Conclusion: We continue to think that there’s a big duration mismatch here. When the short-term investment factors come to roost just as 40% sales growth numbers are incrementally slowing (still stellar, but what matters is on the margin), we think there will be a much better shot to buy UA lower.


TRADE (3-Weeks or Less):

We expect Q3 results to be in-line with expectations ($0.83E) when the company reports before the open tomorrow, but as we’ve made clear in recent weeks, we’re growing increasingly concerned that the Q4 outlook and initial 2012 commentary could be more cautious than expected. If it’s not, then we’ll be even more concerned, because based on all of our work, it should be.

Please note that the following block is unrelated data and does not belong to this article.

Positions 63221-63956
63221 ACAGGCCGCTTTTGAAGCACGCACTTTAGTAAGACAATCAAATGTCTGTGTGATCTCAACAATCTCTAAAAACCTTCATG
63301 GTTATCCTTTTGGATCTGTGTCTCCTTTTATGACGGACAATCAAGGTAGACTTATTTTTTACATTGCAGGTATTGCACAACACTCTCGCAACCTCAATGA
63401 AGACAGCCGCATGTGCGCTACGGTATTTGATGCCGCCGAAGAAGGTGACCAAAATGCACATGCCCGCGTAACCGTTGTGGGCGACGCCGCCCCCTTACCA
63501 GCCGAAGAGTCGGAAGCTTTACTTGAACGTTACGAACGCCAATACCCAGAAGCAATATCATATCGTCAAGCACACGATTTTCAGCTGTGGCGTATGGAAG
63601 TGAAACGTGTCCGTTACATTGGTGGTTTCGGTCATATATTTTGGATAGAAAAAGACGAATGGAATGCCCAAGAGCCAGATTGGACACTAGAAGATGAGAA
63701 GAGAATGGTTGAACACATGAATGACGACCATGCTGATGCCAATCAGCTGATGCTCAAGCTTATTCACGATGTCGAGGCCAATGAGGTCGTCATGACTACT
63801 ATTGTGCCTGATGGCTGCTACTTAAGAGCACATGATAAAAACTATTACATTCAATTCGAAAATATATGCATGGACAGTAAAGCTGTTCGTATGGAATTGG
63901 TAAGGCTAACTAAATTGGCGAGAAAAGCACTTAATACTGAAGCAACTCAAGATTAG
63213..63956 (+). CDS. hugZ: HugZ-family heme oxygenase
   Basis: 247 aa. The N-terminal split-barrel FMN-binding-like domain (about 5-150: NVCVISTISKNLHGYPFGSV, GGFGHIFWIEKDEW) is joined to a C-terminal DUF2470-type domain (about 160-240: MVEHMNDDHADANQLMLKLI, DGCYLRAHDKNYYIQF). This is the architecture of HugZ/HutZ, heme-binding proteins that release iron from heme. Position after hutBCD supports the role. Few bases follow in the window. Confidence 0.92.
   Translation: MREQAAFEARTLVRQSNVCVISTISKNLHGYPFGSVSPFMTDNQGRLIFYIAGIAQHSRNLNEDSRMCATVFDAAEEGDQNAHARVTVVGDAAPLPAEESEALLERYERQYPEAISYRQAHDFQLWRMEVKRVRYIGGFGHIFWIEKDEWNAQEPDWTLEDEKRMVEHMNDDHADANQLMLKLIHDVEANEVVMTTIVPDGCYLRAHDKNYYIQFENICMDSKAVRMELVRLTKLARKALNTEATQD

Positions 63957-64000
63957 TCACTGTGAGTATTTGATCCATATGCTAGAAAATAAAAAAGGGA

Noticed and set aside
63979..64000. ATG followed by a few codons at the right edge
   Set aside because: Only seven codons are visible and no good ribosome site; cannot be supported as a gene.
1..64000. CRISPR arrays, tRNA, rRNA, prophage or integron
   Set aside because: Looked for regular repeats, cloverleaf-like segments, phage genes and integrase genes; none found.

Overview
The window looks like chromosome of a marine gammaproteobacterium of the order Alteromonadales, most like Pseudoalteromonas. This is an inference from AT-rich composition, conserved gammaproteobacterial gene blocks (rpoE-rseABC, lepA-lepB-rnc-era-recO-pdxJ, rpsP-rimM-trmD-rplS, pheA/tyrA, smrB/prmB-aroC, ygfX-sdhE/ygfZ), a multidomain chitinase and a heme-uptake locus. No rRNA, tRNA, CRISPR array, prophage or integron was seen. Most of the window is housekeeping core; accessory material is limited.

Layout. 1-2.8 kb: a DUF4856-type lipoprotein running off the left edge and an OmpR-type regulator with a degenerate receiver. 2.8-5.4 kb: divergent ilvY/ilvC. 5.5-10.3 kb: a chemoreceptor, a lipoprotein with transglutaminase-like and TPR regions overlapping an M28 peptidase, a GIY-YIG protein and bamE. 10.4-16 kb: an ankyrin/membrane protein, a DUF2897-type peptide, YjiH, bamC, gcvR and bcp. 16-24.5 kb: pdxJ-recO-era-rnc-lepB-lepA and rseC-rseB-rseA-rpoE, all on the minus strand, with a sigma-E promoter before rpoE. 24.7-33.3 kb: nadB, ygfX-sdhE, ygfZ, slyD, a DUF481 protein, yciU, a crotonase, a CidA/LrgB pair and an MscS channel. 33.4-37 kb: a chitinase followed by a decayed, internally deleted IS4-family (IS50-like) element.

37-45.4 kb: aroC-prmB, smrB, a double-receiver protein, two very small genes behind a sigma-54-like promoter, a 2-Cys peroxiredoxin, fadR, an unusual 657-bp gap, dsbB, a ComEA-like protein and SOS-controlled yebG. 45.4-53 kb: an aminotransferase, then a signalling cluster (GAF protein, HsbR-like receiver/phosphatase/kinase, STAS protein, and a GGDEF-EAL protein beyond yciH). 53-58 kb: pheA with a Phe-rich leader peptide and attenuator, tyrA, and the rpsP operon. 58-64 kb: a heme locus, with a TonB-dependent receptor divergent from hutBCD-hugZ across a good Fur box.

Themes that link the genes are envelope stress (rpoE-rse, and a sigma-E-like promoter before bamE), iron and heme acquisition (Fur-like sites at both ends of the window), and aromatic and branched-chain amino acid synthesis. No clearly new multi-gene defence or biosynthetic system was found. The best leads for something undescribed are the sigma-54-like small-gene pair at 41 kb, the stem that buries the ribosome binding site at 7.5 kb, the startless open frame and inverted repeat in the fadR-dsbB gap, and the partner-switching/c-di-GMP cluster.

Since 2Q when  inventories were up 74% and UA initially discussed ‘fulfillment issues,’ we’ve seen a material management shake-up on the Operations side of the house and ASP growth in the channel that has tracked below peers based on POS data and our research. In fact, based on Sportscan data, UA ASPs have recently declining while the rest of the industry is strongly positive. Coupled with our growing concern that Charged Cotton sales are tracking below expectations, earnings could be headed lower near-term. Footwear has pierced the 1% market share mark recently, which is positive. But we need to see that double before it really starts to matter. UA is a long ways off.


TREND (3-Months or More):

Relative to the +24% revenue growth UA comped last quarter, Q3 is up against a +22% compare after which comps get progressively tougher over the next three quarters. Core apparel growth appears to remain  healthy and even footwear is starting to pick up on the margin, but we have been getting increasingly concerned with sales of charged cotton relative to expectations.